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Breaking the Link Between a Track and Greatest Hits

November 7, 2013 Leave a comment

When I rip a track from a Greatest Hits album, the ripping program (sensibly) adds the metadata of the track for that album. The album in the file is the Greatest Hits album, the year in the file is the year the album was released, etc. The problem is that (most of the time) the track wasn’t originally recorded and released on the Greatest Hits album. After I rip a track I care less about the shiny disk the track was ripped from, and more about the album (and associated metadata) the track was originally released on. If I trip a track from a Greatest Hits album that was released in 2013, but the song is originally from 1970, I’d rather have the song show up as being from 1970, not 2013! Plus having a digital library with all of the original album art, instead of just the Greatest Hits covers, just feels better.

One problem I’ve discovered is that Windows Media Player does a really good job of remembering which tracks came from which shiny disk and assumes that the relationship between the tracks is constant. So if I rip a CD from Media Player and then later try to modify the album for a single track, Media Player will change the album information for all of the tracks which were ripped from the same shiny disk. This can be extremely frustrating, especially when restoring tracks from a mix disk. I understand why Media Player does this; the team optimized for the scenario where somebody ripped an album, didn’t bother to look up album metadata and have a library full of songs with a title of Track 1, Track 2, etc from Unknown Album’s. Once the owner does add album information it’s reasonable to add it for all of the files that came from the shiny disk.

What makes breaking the tracks from the ripped album in Windows Media Player so difficult is that the ripping creates the WM/CollectionID, WM/CollectionGroupID and the WM/UniqueFileIdentifier tags. I wrote a program to wipe out the CollectionID’s, but to write something that would properly remove the UniqueFileIdentifier was going to take more effort than I thought would be worth it. Plus the information is also cached in the  %localappdata%\Microsoft\Media Player directory. So Windows Media Player might even restore it, after I would have properly removed it from the file.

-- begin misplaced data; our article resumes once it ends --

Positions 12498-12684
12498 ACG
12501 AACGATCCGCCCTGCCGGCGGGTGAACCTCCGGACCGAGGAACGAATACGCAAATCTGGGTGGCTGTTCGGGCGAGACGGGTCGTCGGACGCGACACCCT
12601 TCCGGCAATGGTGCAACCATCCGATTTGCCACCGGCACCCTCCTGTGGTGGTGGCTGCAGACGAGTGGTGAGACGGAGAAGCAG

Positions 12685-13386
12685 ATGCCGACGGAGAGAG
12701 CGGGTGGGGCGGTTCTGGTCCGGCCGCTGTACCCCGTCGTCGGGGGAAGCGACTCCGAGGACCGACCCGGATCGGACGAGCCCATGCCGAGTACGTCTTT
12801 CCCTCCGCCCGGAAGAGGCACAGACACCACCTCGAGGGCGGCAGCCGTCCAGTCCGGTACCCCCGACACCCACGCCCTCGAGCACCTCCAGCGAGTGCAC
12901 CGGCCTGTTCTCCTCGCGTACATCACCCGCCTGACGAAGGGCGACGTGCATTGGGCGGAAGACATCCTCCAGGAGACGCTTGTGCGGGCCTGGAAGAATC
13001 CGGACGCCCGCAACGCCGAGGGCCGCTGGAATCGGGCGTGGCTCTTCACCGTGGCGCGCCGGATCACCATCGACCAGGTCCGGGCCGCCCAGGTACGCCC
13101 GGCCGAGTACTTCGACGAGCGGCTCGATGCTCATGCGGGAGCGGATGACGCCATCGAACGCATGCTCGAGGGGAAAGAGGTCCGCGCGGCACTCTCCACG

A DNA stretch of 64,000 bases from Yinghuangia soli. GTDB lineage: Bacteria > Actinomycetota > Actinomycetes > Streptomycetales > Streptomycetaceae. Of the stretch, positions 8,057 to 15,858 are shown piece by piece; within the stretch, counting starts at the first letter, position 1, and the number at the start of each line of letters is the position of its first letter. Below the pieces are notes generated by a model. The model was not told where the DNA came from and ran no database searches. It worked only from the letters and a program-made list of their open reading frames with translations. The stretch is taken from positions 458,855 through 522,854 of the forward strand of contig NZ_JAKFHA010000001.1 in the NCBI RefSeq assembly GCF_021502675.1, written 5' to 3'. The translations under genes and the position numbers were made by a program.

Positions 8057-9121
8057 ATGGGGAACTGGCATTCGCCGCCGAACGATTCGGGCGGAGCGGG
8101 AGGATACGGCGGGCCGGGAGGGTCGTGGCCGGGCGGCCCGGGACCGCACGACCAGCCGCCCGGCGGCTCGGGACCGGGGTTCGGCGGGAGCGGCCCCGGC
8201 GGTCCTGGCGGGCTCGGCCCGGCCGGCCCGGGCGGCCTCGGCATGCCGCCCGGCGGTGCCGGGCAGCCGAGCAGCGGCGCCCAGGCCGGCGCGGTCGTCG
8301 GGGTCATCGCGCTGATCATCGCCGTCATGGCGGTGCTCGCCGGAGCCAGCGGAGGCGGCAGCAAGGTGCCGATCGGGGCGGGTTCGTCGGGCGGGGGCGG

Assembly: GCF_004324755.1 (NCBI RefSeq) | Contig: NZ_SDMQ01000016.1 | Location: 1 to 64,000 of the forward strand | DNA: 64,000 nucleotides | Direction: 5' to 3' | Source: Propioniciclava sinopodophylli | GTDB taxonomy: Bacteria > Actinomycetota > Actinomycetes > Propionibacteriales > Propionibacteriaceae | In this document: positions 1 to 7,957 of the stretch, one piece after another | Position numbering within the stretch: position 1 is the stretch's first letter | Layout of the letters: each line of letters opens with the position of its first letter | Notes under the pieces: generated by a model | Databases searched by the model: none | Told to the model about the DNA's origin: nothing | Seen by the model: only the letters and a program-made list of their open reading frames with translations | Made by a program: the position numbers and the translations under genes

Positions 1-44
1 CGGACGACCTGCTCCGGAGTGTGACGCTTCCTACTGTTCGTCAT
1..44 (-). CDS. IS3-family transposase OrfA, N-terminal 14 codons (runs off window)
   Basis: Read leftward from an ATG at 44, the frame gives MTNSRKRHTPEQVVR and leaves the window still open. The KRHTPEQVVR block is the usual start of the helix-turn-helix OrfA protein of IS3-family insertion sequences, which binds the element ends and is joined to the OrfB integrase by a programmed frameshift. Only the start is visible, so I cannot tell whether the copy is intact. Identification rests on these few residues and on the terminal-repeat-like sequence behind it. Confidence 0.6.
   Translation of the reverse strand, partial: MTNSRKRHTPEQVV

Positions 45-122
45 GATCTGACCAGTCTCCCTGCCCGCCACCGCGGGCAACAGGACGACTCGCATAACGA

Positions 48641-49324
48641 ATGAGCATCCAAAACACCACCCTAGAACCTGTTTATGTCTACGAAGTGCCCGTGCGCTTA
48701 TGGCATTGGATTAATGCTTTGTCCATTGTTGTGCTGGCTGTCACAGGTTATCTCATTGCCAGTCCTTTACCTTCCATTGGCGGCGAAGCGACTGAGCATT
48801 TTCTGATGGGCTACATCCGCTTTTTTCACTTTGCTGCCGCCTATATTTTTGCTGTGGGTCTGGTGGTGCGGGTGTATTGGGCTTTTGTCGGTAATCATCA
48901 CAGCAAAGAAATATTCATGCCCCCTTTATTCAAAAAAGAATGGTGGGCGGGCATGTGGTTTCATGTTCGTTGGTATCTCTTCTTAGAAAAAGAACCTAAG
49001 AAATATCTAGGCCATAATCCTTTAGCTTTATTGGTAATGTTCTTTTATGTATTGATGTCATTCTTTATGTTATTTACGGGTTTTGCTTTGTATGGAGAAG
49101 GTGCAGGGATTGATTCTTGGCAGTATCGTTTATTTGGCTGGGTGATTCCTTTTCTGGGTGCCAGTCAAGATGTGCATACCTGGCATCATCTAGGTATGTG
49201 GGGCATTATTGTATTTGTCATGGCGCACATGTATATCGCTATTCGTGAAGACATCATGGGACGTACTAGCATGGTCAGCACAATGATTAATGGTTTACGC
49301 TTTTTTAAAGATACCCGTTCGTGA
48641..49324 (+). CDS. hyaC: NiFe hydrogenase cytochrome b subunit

A little while ago my Sony Walkman hit a technical issue and in attempt to fix it I factory restored it. Given that my primary way of listening to music was reset I took the opportunity to restart a lot of my music collection from scratch. The Rube Goldberg solution I came up with is as follows:

I deleted all songs from my computer that I had a CD for. Then I ripped the CD’s using AudioGrabber. AudioGrabber was nice, because it didn’t look up too much metadata, and you can easily remove the metadata you won’t want (like album) before ripping. Plus, it didn’t save pointless metadata like track number. I would then look up each song on Wikipedia and enter the Album and Year information in the properties window of the file in Explorer. Then after deleting all references to Zune and Media Player from %localappdata% I opened up Zune and let Zune find the album information. I found Zune to not be as draconian with the metadata as Windows Media Player is, plus it had more information about older albums than Media Player. The one draw back to Zune is that it doesn’t embed the album art into the track file, it stores it as a hidden file in either the directory of the file or in %programdata%\zune\AlbumArt. To embed the album art I would have the songs folder open, showing hidden files, Zune open and Windows Media Player open, and I would drag and drop the album cover files from Explorer to Windows Media Player to embed the art into the files.

Was that a lot of work, yes! But I’ve had fun finding out about where the songs came from. And now I have album art and metadata information from the original albums that the songs were released on (except the Monkees; a bunch of their songs were released as singles only and then years later on Greatest Hits albums). I know I am going to be enjoying my music experience more because of it.